How I Throw Parties: A Thread (I am not the *most* experienced party-thrower, and most parties I've thrown have been for heavy nerd populations, so my strategies are targeted for this. And maybe my points are obvious to anyone who throws parties, but I like listing them anyway)
1. The people. I try really hard to get slightly more women than men (to dampen ambient male sexual aggression) and I have a 30% max rationalist population (or in-head-nerds) target. Cast a wider net for buner/festival/authentic connection ppl to balance it out.
2. The space. LIGHTING IS THE MOST IMPORTANT THING, get it good and dim and inviting. Lots of flexible spaces of varying shapes for ppl to naturally congregate. Get the food/drink out of the kitchen or else the kitchen will be 100% packed. Have big space, loud space, quiet space.
3. The decor. Decor that makes ppl feel a bit altered is good, like you're on an adventure to a different world. I like odd pieces for conversation starters, things that are a little startling or strange, things people can point at if they don't know what else to talk about. 3b. In contrast to the strangeness, I also strongly prefer decor that communicates "you belong here" - the feeling of being lived in, soft, handmade (collections of low-effort paintings, floor cushions), that indicates maybe you could mess up and it's fine.
4. Dress code. Lots of people come to parties with only one foot in the door, where they're not committed to bringing all of themselves to this party. You want to encourage buy-in, so requiring a dress code (aggressively stated in the invite) is important.
4b. Dress codes both indicate that people are taking "being here" seriously, and also make you feel unified with the rest of the group. We're all here looking dumb/cool/hot, *together.*
4c. Good dress codes, imo, are things that are *accessible - easy to do or make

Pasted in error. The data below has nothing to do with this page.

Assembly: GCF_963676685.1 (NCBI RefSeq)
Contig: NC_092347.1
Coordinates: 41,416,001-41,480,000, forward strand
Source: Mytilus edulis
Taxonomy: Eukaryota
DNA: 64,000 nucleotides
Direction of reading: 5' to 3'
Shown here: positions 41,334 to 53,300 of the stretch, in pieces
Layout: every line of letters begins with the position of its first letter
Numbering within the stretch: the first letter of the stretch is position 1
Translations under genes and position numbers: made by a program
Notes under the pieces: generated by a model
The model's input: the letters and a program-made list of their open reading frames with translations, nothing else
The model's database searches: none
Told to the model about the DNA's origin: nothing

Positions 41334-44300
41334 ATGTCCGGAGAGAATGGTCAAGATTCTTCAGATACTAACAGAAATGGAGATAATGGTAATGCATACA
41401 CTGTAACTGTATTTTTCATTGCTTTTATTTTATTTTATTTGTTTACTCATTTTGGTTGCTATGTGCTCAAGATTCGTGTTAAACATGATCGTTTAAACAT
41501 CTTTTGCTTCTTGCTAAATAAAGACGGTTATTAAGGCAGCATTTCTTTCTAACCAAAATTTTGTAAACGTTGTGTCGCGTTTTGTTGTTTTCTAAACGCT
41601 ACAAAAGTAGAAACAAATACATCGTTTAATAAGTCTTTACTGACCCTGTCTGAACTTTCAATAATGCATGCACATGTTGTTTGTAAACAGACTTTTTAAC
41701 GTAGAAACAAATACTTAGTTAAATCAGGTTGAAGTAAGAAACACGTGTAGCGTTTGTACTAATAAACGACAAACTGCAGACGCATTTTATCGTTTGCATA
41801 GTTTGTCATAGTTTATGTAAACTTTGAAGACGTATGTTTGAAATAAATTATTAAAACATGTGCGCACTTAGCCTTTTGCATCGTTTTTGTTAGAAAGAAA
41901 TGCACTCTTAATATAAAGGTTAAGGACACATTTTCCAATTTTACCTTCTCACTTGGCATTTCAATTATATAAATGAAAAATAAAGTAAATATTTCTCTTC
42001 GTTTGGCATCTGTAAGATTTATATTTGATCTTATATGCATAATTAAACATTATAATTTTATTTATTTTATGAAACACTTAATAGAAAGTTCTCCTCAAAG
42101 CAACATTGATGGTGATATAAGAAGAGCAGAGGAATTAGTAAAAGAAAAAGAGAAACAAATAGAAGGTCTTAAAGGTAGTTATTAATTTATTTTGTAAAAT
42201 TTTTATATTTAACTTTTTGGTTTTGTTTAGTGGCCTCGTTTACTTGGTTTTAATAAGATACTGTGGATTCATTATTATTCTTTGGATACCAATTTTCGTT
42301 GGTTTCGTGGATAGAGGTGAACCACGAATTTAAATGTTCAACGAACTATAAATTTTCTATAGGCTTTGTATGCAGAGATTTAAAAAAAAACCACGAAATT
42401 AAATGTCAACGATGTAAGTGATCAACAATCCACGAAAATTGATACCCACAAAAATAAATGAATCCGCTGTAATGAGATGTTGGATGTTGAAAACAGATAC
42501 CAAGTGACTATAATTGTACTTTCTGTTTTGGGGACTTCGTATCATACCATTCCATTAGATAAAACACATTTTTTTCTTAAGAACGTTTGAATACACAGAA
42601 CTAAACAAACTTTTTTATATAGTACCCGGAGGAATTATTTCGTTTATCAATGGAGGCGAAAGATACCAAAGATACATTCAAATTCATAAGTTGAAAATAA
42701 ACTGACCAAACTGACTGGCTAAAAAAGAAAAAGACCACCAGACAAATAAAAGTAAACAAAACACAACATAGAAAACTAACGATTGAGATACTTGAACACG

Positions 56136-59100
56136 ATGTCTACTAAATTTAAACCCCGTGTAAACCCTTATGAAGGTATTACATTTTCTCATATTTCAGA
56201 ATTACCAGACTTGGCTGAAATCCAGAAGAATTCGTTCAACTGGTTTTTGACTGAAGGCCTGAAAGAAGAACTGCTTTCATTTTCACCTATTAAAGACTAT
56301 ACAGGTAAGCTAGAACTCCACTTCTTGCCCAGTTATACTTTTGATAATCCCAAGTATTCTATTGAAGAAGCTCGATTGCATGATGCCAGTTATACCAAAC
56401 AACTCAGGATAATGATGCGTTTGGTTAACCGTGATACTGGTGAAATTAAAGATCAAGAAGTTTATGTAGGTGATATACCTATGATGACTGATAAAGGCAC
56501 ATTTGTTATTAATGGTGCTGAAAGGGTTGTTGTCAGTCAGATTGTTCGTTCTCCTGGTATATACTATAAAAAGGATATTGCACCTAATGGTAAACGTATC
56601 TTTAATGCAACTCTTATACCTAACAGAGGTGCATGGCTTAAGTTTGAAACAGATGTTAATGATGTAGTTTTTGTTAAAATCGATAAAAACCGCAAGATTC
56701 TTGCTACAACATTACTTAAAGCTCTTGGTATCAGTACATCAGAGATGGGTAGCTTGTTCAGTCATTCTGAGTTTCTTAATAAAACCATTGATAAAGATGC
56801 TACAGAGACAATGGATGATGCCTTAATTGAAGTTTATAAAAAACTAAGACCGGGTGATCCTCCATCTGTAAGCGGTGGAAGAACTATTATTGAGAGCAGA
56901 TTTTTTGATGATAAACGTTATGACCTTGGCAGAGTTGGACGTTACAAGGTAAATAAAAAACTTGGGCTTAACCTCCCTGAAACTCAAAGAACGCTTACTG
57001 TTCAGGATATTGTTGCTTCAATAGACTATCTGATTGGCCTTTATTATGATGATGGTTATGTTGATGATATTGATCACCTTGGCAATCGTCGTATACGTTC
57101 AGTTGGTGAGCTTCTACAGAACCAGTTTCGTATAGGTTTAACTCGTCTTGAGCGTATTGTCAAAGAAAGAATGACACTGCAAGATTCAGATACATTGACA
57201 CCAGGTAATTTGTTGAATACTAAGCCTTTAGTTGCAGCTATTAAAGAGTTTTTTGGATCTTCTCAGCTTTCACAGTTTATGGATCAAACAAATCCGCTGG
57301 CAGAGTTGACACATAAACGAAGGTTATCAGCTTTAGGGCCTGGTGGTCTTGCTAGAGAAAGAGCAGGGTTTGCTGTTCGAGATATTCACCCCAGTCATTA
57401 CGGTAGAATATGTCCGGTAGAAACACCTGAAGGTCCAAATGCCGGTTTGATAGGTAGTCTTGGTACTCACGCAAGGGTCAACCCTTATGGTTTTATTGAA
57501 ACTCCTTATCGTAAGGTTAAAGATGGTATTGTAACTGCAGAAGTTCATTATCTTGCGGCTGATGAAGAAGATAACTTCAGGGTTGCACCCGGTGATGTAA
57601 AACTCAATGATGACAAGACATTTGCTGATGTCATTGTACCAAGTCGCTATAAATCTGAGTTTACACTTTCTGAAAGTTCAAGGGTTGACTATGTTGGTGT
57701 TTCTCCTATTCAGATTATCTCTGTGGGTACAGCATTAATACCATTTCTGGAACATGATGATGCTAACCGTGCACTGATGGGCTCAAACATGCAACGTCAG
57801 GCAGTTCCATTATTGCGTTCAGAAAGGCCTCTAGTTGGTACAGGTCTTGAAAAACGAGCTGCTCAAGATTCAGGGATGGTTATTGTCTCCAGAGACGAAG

- distinct - cannot pass as 'normal clothing'
- creative - rewards novel thinking
- identity-driven - encourages something unique to the wearer
6. Odds and Ends - lots of small interactive things around the area for people to use if they want - fidget toys, low-effort games (like jenga, tarot, http://askhole.io), weird books or magazines, prank objects that startle you when picked up, musical instruments, etc.
7. Party Rules - often I try things that prompt or govern behavior in some way, that can be integrated with the party itself - like "come improv as your character" or for example recently had a party where ppl could wear up to 3 labels as color-coded wristbands around the party.
9. If you're going to do any creative or physical games/exercises, do them early on to get people loosened up. Establishing 'permission to look silly' is important. Don't underestimate the importance of how much physical movement can be a social lubricant.
I like to stand by the door with a sleeve of solo cups and a sharpie. When someone comes in I write their name on the cup and it becomes Their Cup. This accomplishes several things: 1. I get to ask who they are if I don’t know them. Helps establish myself as the host, hit on cute girls, or filter out any crashers. 2. Helps anyone who might be managing re-socializing after trauma control their environment a little bit with Their Cup. 3. Replaces nametags
Promise secret activities but don’t let anyone know how many or what they are.
When setting up, understand how having actual people in the space will change the look/feel. Will lights be blocked by people standing around them? Will bass frequencies need to be turned up as more bodies enter the space?